I can’t talk to him about this stuff. Not the way I feel right now. It’s not just about mom, it’s about feeling like crap half the time and getting pains in my body that I never had before. The girls in my class sometimes talked about it but I was always too nervous to ask questions because that would be weird and who the hell wants to be the one who asks the librarian for a book on mentrual cramps? All I know is that it’s supposed to happen and if I did try to talk to dad about it he would probably run into the basement and never, ever come back out. Who was I going to go to around here? No friends, no mom….well, you know what I mean...
Dad was definitely not ready for this...those times when I really just don’t want to deal with anything, even myself. I wished I could walk out of my body like a snake leaving it’s skin behind and then come back after it felt better. He never had to deal with “becoming a woman” while the the woman who was supposed to teach you about these things was gone. He didn’t know anything about periods or tampons or a million other things that only girls and women have to consider.
It’s not his fault and my left brain knows that. My right brain wants to punch everything in the face right now.
I gathered up the mess I made and put it back in the boxes. Jesus, it’s so strange to see everything you had in your room condensed down to cardboard boxes.
When I had to pack I didn’t want to listen to instructions from dad about how to organize my stuff and maybe I was a bit of a bitch about it but I didn’t label anything “tapes” or “books” or “socks” as he suggested. He also said something about consolidating and reducing but it was more noise by then. There was no way that I was leaving anything behind so I threw it all into eight boxes and labeled each one, “MY SHIT”.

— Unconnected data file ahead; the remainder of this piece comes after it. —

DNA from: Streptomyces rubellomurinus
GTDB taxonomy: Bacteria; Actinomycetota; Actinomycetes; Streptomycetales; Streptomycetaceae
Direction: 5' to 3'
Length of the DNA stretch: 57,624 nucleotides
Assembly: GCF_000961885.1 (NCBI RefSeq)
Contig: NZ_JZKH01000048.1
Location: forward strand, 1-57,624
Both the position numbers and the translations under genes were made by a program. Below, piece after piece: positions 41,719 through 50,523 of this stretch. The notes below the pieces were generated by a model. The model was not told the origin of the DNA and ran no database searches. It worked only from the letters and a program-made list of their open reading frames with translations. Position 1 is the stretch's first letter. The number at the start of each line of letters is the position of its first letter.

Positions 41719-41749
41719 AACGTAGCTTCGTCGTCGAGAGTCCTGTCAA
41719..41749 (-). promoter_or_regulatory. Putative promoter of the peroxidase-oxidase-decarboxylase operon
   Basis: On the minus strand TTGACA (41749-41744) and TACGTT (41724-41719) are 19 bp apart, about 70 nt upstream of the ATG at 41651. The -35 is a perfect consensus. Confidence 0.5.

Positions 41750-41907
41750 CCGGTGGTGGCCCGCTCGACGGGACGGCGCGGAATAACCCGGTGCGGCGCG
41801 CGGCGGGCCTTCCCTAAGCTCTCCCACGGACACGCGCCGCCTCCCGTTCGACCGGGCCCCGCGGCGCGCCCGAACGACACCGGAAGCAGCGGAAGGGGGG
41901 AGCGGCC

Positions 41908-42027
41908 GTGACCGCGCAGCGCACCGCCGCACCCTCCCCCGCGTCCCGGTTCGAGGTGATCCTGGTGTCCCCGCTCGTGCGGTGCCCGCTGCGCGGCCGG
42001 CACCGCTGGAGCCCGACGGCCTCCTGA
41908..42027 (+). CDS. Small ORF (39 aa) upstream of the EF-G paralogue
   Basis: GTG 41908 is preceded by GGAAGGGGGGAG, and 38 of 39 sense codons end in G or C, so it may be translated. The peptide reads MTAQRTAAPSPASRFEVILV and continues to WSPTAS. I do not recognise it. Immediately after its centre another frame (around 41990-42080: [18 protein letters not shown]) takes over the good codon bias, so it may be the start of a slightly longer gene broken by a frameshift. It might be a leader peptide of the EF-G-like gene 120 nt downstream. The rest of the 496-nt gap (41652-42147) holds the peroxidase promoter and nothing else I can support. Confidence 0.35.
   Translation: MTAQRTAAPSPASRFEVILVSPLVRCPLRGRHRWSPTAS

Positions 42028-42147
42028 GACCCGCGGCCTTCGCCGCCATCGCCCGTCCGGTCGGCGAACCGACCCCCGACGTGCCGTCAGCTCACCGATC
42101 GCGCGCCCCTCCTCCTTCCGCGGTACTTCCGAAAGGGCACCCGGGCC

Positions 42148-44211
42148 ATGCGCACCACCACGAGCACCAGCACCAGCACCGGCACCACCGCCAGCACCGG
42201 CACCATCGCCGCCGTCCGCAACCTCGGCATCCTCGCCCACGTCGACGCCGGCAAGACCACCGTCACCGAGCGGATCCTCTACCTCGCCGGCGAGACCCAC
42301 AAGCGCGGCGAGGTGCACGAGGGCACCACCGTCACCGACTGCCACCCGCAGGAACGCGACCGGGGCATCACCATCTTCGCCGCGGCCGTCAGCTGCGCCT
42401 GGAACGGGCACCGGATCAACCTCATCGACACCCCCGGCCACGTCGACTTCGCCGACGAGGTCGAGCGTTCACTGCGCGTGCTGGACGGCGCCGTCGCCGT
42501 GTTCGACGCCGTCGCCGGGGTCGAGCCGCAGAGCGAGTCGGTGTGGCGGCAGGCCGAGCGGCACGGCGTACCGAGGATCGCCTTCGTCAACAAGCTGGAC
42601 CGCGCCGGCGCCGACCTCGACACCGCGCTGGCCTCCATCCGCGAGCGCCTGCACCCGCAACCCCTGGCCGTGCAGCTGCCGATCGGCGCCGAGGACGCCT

Dad gave me a look but took each and fit it snugly into the back of the truck. Then they got buried by the rest of the stuff from the house.
Now looking around my room, I saw that at least half of the boxes were filled with my movie stuff: books, posters, video tapes and magazines. Jesus. They almost outnumbered my clothes boxes. What the hell does THAT say about me?
I walked quietly to his room and heard his voice. I opened the door. He was sitting on his bed and had a picture of mom in his hand. He turned to me, a bit pale and his brown hair hanging down over his wet eyes. I’ve never seen anyone in my life looking so confused and it broke my heart. “I’m asking her for advice,” he said, his bottom lip trembling, and placed the picture in the box near his bed. "But she's not answering right now."
“I think she would say,” I said as I walked over and sat with him, “Steven, let your daughter cut your hair.” I ruffled his hair gently and mumbled an apology. He smiled, blinked and nodded. Maybe I didn’t realize how hard this was on him as well. He always has been able to put on the happy mask more than me. He hugged me and asked if it would be weird if we both had the same hair cut.
“Not at all,” I said.
“Movie?” he asked and kissed my head.
The television was already downstairs and plugged in. That was one of the first things to do, I made sure of that. I hooked up the vhs (cable would be hooked up in a few days) and, since it was his turn, I let him choose.
We sat on the floor of our new living room eating the rest of the pizza while the giant ants of Them! ate soldiers and townspeople to my